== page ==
NAIROBI, KENYA – Mary Nyambura, 29, was walking home from work late one evening in 2001 when a group of eight men gang-raped her for being a lesbian.
Nyambura says they told her they wanted her to know how it felt to be with a man. They carried the 19-year-old to a secluded place in Nairobi, Kenya’s capital.
They tore off her clothes and raped her in turns. They then beat her up and left.
“I felt so hopeless that I couldn’t gather enough strength to walk home,” she says. “I stayed there the entire night.”
Nyambura had just moved to Nairobi from her village in Rift Valley province. With the help of her brother, she had started a small business digging up stones in a nearby quarry to sell to construction companies. She says she used to join the men she hired in loading the heavy stones onto lorries, which sparked questions about her sexuality.
“The men at the quarry would ask me if I was really a woman since I was always dressed in roomy pants and shorts,” says Nyambura, whose dreadlocks fall to her shoulders. “I also used to turn down their sexual advances. One day, they told me they’d try to find out if I’m really a woman, but I didn’t take them seriously. I wish I did because I suspect they are the ones who attacked me that night.”
She didn’t report the case to the police, so no investigation or arrests were made.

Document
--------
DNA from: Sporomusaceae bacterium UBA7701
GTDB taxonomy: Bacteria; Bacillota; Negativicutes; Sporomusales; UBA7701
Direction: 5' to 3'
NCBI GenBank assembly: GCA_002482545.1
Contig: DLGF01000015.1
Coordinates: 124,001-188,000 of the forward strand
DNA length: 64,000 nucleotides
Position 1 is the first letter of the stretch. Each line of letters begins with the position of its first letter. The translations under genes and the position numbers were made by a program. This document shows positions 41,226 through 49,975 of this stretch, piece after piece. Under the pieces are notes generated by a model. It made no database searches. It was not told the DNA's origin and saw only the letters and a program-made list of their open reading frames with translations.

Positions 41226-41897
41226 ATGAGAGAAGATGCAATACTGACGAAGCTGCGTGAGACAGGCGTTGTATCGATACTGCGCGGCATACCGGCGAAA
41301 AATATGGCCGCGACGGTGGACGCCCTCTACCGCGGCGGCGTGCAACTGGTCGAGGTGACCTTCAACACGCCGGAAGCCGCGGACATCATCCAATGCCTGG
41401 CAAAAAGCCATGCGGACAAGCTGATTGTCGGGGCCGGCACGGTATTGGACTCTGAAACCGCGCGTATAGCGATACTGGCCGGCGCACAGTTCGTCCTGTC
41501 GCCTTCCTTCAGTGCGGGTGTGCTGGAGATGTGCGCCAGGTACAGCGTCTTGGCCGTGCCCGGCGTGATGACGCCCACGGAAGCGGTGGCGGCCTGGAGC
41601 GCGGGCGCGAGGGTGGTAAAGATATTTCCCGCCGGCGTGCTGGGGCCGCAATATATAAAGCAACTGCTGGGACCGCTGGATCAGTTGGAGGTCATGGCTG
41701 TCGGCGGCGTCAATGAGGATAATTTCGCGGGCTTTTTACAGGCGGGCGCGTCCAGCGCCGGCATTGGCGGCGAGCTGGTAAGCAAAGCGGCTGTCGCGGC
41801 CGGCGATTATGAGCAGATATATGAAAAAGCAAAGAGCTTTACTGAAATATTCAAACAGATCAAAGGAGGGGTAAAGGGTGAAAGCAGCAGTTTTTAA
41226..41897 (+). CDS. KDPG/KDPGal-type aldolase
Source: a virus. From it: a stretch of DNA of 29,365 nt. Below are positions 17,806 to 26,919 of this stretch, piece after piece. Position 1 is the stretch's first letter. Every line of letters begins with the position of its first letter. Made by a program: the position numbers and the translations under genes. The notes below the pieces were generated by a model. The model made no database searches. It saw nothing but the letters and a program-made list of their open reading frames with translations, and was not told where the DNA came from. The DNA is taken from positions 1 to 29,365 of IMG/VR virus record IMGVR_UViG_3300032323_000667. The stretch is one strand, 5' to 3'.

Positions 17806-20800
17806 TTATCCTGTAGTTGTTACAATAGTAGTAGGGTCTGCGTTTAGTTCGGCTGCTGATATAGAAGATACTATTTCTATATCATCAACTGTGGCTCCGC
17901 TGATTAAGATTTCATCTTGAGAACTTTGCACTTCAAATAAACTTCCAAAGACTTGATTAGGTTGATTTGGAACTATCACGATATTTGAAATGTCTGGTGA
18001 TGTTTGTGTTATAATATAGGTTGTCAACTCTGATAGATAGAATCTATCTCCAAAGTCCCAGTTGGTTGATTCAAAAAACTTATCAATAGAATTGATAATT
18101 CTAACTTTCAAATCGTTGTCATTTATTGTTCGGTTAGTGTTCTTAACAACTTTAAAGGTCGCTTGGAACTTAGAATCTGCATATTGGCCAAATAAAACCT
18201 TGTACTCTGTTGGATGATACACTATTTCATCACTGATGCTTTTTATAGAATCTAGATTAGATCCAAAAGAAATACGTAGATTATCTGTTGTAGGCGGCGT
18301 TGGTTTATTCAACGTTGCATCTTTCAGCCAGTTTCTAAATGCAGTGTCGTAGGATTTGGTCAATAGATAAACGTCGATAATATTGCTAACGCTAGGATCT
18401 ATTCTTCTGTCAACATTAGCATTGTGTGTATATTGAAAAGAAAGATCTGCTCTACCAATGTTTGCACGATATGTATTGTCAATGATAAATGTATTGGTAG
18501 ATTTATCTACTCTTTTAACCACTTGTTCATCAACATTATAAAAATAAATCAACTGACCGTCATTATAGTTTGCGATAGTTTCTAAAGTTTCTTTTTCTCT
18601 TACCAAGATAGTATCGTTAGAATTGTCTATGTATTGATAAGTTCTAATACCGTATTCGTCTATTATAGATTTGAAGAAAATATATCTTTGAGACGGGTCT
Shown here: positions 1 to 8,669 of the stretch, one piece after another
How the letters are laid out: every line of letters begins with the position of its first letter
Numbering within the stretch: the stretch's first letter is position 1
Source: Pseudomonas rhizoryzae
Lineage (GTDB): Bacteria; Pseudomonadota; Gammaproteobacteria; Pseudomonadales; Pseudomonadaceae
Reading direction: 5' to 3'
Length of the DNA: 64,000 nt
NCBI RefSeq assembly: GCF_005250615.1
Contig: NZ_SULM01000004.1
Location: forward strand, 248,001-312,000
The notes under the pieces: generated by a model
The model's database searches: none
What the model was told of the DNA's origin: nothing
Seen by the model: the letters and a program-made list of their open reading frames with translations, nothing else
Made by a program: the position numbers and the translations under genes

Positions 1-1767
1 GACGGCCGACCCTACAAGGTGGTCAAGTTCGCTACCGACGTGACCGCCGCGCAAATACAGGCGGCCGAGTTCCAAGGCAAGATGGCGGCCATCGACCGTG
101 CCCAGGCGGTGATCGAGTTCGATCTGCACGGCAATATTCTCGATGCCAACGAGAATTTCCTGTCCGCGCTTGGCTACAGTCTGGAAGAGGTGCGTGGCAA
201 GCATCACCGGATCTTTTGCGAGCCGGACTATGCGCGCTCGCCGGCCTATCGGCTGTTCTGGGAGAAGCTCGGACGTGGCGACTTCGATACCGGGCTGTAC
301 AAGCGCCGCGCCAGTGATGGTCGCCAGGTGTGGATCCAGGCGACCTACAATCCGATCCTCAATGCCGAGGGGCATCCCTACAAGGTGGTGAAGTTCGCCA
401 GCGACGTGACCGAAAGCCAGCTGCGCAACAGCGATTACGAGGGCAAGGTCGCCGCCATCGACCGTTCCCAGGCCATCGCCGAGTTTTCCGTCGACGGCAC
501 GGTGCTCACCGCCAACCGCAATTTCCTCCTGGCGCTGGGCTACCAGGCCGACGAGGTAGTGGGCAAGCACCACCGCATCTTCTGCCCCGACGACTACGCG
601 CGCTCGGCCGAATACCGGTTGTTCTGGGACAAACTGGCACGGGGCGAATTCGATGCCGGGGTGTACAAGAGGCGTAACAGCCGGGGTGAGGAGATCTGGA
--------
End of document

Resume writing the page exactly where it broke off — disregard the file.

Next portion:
Nyambura also didn’t go to hospital, even after she started having nausea two months later. She says she was depressed.
One day, she accompanied her sister to the hospital for an immunization for her baby. There, she saw a voluntary counseling and testing center.
“I saw a VCT and decided to find out my HIV status,” she says. “The nurse advised me to get a pregnancy test as well.”
Her face shows little emotion as she recalls the test results.
“They both came out positive,” she says.
She gave birth a few months later to a boy, who was HIV-negative. She says the joy of raising her son, who is now 10 years old, has transformed her life.
“When I held him in my hands, I cried, not out of pain but because of joy,” she says. “He gave me a reason to live and move on with life.”
Nyambura now works as a volunteer with Minority Women in Action, a community-based organization that advocates for the rights of women in Kenya who identify as lesbian, bisexual, transgender or intersex.
But life took another dive in August 2011 when Nyambura was gang-raped again.
She and a friend were waiting to take a bus home in Westlands, a neighborhood in Nairobi, at about 8 p.m. when thugs emerged. The women tried to run away, but the men caught Nyambura’s friend and she decided not to leave her behind.
Nyambura was wearing a T-shirt from her organization that said, “Proudly lesbian” and “Africa stand up against homophobia.” She says the thugs taunted